8.1 Employers, managers
and staff recognise and
value the role of relatives
and carers, and respond
with understanding.

8.2 Relatives and carers
are told who is „in charge‟
and with whom issues
should be raised.


8.3 We provide support for
carers who want to be
closely involved in the care
of the individual, and
provide them with the
necessary information.

8.4 We are alert to the
possibility that relatives‟
and carers‟ views are not
always the same as those
of the person receiving
services?

                                                                                                                                                 31
For example

Users and carers are appropriately involved in care planning.
The views of the user‟s family are taken into account.
Staff are able to act as advocates of user‟s needs.
Visiting hour policies accommodate individual needs.
Discharge care packages are discussed with potential contributors and providers as early as possible.
Carers are informed about possible discharge as early as possible.
Information about discharge arrangements is shared with involved people as soon as possible.
Systems are in place to ensure timely availability of the drugs which are to be taken home.
There is provision to accommodate multiple visitors at times of death.
Carer‟s needs are assessed if appropriate.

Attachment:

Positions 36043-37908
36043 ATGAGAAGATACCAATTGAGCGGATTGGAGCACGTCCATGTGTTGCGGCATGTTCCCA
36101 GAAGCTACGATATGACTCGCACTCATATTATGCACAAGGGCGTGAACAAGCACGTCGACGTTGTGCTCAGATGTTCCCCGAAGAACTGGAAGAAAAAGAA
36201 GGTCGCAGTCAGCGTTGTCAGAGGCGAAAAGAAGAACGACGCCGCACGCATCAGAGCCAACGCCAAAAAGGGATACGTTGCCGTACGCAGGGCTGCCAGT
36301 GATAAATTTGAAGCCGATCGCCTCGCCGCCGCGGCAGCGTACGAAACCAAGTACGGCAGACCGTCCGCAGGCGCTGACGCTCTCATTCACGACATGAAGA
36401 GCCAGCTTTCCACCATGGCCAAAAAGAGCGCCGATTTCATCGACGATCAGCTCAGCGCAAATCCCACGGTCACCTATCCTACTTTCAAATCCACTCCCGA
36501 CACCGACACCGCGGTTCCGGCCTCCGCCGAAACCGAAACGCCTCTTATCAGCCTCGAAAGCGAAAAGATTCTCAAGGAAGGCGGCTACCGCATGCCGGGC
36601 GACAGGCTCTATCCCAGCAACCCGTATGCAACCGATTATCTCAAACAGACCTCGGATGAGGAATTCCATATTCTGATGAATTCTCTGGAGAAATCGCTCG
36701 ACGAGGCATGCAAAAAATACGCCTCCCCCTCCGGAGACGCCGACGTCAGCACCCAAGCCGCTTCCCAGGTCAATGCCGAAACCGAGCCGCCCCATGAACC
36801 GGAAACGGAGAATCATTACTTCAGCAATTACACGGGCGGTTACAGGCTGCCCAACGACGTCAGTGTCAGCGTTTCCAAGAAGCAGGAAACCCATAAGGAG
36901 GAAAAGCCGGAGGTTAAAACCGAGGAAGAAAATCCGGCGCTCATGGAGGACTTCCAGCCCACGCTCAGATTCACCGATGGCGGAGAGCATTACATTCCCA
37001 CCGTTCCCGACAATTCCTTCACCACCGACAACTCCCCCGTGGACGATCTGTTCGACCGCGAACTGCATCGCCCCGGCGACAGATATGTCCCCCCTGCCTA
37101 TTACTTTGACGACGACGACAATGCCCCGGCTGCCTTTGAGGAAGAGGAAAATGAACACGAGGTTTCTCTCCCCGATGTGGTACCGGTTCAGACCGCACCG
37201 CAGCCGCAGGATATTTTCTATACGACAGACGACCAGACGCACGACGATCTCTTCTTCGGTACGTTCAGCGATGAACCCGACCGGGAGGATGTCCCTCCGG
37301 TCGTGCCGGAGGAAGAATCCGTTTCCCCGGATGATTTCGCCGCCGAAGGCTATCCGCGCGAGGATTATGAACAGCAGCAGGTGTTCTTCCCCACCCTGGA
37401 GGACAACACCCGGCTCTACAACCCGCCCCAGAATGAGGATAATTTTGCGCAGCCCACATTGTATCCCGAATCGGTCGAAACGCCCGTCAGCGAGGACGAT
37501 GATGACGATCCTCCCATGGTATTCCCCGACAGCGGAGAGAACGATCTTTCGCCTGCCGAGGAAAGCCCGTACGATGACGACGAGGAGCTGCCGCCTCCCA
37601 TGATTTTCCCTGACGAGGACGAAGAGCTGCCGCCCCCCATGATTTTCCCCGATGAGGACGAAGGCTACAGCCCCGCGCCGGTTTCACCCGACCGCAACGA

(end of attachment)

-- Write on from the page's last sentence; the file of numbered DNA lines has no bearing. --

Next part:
The active contribution of family and carers to the care of the user is encouraged and supported.
Carers are told about proposed discharge arrangements as early as possible.
The Patient Advice Liaison Service (PALS) can be contacted by carers.
Clear arrangements exist to enable family and carers to stay overnight if necessary.
Visiting hour policies accommodate carer‟s needs.
There is a room for family and carers
Food and drinks are available for carers at reasonable times.
Clear arrangements exist, and are publicised, to enable family and carers to travel to and from the hospital.

Links with Healthcare Commission inspection guides for standards for better health

C16 element 1 Information on services (all organisations).
C16 element 2 Information for individual care and treatment (all organisations).

Links with other Health and Social Care Initiatives




Links with other local policies, initiatives and performance measures

Carers as partners identified within Gloucester Patient Profile

Developments through Transforming Intermediate Care

Part of Ward and MDT Philosophies


                                                                                                                32
9 Self esteem

We assist people to maintain confidence and a positive self-esteem.

The care and support provided encourages individuals to participate as far as they feel able. Care aims to develop the self-confidence of the
person receiving services, actively promoting health and well-being. Adequate support is provided in eating and drinking. Staff and people
receiving services are encouraged to maintain a respectable personal appearance.
Statement                     Evidence
                              Documentation                Interviews                     Observation                   Patient / Service User
                                                                                                                        comment
9.1 Personal care and
eating environments well
designed for their purpose,
comfortable and clean.

9.2 We maximise
individual abilities at all
times during eating and